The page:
|Publication number||US4335634 A|
|Application number||US 06/264,216|
|Publication date||Jun 22, 1982|
|Filing date||May 15, 1981|
|Priority date||Mar 31, 1980|
|Publication number||06264216, 264216, US 4335634 A, US 4335634A, US-A-4335634, US4335634 A, US4335634A|
|Inventors||Clifford L. Larson|
|Original Assignee||Baldwin-Korthe Web Controls, Inc.|
|Export Citation||BiBTeX, EndNote, RefMan|
|Patent Citations (9), Referenced by (7), Classifications (14), Legal Events (4)|
|External Links: USPTO, USPTO Assignment, Espacenet|
This is a division of application Ser. No. 135,772 filed Mar. 31, 1980, now U.S. Pat. No. 4,295,400.
This invention relates to a severing device for continuous webs, and more particularly to web severing devices suitable for use in high speed printing operations.
Web severing devices have long been used with high speed printing presses. Should a web break during the printing operation, such presses, because of their speed, usually cannot be stopped fast enough to avoid damage to the press caused by continuing high speed travel, web wrap-up or web backlash. Web severing devices typically serve to sever the web quickly and entirely at one or more locations along the path of travel of the web whereby torn web segments cannot continue through the press. Such devices generally include a cutting blade disposed transversely to the path of travel of the web, and operable in a guillotine or rotary mode, when activated, to sever the web. Activation of the devices to sever the web is effected by manual switching by an operator, or remotely and automatically in response to control signals generated by one or more web break detectors and/or other sensing devices at locations along the path of travel of the web.
Although such devices (see e.g. U.S. Pat. No. 3,272,049) may operate satisfactorily to sever the web when called upon to do so, they potentially can present substantial safety hazards to the personnel near the presses. Whether or not the presses themselves are operating, inadvertence or carelessness of operating personnel, or malfunctioning of control equipment, may result in serious injury if the web severer is activated when a hand or finger is disposed in the path of the web cutting blade.
Accordingly, a primary object of this invention is to provide a web severing device which provides full and consistent personnel safety and which at the same time is fully effective to sever the web quickly and entirely at any web speed.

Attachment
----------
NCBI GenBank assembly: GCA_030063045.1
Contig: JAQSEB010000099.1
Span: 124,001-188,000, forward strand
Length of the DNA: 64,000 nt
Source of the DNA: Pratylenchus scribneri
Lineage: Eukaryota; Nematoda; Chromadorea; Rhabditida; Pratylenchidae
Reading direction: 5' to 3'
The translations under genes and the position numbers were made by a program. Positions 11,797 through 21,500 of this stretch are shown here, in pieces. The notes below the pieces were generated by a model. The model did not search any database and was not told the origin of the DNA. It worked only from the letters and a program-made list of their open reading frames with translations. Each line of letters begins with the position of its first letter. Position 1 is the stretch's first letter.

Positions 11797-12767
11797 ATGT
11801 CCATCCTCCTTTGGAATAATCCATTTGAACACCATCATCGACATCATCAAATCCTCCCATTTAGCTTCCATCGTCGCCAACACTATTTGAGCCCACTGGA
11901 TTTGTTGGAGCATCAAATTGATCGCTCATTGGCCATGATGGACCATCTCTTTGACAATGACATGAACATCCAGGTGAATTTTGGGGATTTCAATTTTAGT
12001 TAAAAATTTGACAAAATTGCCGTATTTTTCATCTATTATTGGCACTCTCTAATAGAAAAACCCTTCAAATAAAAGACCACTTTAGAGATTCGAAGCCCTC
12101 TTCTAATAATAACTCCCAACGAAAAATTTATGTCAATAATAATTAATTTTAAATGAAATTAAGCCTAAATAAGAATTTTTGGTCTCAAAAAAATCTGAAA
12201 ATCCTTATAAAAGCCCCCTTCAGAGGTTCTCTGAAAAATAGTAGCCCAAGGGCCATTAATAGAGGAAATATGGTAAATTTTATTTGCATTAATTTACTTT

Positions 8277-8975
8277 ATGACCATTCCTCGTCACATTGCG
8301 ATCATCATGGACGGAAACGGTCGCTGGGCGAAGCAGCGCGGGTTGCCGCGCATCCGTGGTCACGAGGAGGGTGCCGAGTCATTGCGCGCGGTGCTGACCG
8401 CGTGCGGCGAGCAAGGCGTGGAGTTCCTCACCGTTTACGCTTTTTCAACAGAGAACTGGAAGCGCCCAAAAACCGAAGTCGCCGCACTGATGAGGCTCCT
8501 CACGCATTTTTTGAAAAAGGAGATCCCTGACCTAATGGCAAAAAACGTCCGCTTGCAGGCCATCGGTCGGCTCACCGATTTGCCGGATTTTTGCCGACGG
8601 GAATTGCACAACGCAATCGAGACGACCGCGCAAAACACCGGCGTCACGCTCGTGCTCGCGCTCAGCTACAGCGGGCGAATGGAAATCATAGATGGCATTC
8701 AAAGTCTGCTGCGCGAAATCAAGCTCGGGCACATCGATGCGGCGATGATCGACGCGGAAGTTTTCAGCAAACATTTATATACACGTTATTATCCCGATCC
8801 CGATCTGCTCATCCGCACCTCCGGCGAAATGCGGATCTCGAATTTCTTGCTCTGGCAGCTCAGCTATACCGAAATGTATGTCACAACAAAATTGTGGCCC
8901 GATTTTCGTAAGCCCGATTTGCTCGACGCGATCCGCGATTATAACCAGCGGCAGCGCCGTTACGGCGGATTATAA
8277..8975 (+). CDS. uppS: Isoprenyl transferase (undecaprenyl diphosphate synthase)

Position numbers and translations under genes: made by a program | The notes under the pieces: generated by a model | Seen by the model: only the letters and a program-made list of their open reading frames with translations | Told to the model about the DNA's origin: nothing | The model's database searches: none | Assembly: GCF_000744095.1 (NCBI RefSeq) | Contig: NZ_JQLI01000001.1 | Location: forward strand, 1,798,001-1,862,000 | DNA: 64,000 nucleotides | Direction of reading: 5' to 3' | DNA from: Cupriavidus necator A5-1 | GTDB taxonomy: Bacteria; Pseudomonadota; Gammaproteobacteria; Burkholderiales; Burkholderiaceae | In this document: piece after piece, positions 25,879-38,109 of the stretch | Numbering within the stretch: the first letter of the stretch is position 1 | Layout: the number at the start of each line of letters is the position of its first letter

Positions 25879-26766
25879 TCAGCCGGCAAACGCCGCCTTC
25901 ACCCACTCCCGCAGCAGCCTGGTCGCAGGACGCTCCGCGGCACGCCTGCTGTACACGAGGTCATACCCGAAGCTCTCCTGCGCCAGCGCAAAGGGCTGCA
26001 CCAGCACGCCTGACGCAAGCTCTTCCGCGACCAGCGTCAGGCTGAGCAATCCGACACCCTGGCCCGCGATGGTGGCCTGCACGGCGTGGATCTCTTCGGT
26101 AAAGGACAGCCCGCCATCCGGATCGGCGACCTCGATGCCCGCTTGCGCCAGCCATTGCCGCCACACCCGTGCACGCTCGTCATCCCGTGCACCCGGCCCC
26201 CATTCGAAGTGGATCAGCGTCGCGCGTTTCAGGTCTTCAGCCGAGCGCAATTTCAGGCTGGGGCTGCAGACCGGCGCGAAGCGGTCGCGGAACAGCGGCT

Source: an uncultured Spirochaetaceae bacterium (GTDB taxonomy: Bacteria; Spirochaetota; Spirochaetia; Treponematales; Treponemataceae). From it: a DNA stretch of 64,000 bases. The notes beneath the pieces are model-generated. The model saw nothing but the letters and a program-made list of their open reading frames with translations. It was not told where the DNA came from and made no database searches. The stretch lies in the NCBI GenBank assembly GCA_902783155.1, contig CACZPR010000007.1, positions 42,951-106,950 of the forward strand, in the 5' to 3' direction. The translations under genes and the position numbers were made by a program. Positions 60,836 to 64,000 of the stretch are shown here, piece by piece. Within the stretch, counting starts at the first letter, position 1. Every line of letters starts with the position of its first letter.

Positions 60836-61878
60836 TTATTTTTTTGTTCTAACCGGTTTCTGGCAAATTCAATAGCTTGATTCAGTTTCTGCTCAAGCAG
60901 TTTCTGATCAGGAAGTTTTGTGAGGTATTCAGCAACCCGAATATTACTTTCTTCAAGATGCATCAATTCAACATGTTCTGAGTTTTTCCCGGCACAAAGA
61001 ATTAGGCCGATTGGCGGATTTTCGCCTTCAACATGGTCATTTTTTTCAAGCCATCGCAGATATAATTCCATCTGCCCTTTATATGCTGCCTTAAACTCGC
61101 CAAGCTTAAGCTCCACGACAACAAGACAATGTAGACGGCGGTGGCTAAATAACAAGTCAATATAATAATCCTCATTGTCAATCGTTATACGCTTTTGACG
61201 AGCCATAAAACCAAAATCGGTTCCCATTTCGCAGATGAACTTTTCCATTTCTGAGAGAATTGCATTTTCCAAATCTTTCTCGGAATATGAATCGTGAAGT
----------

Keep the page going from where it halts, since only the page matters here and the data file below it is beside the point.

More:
Another object of the invention is to provide a web severing device which cannot be activated into severing action while any relatively non-flexible, rigid foreign object such as a human finger or hand is in the path of the cutting blade, and which will not seriously injure any human part if it is caught in said path.
A further object of this invention is to provide a web severing device which is capable of cutting a taut web and which is not dependent on the motion of the web to fully sever the taut web.
A still further object of the invention is to provide a web severing device capable of positively clamping the tail of the web across the entire width of the device.
A still further object of the invention is to provide a web severing device which resets itself for subsequent cutting after each severing operation.
Yet another object of this invention is to provide a web severing device which is compact and economical in its construction, operation and maintenance.
It is also an object of this invention to provide a web severing device which may be conveniently and easily operated on a printing press or the like, and which may be responsive to signals from a web break detector in the event of detection of a web break.
Other objects of the invention will become apparent from the following detailed description including the drawings, in which:
FIG. 1 is a perspective view, partially broken away, illustrating one embodiment of the web severing device of the present invention.
FIG. 2 is an enlarged sectional view taken along the line 2--2 of FIG. 1 and showing certain of the movable elements of the device in inactive positions.
FIG. 3 is a sectional view similar to FIG. 2 but showing certain of the movable elements of the device in active web severing positions.
FIG. 4 is a fragmentary, enlarged sectional view taken along the line 4--4 of FIG. 3.
FIG. 5 is an enlarged sectional view similar to FIG. 2, but also showing certain elements of the device in intermediate (dotted) positions and embracing a human finger inserted through the device in the travel path of the web (not shown).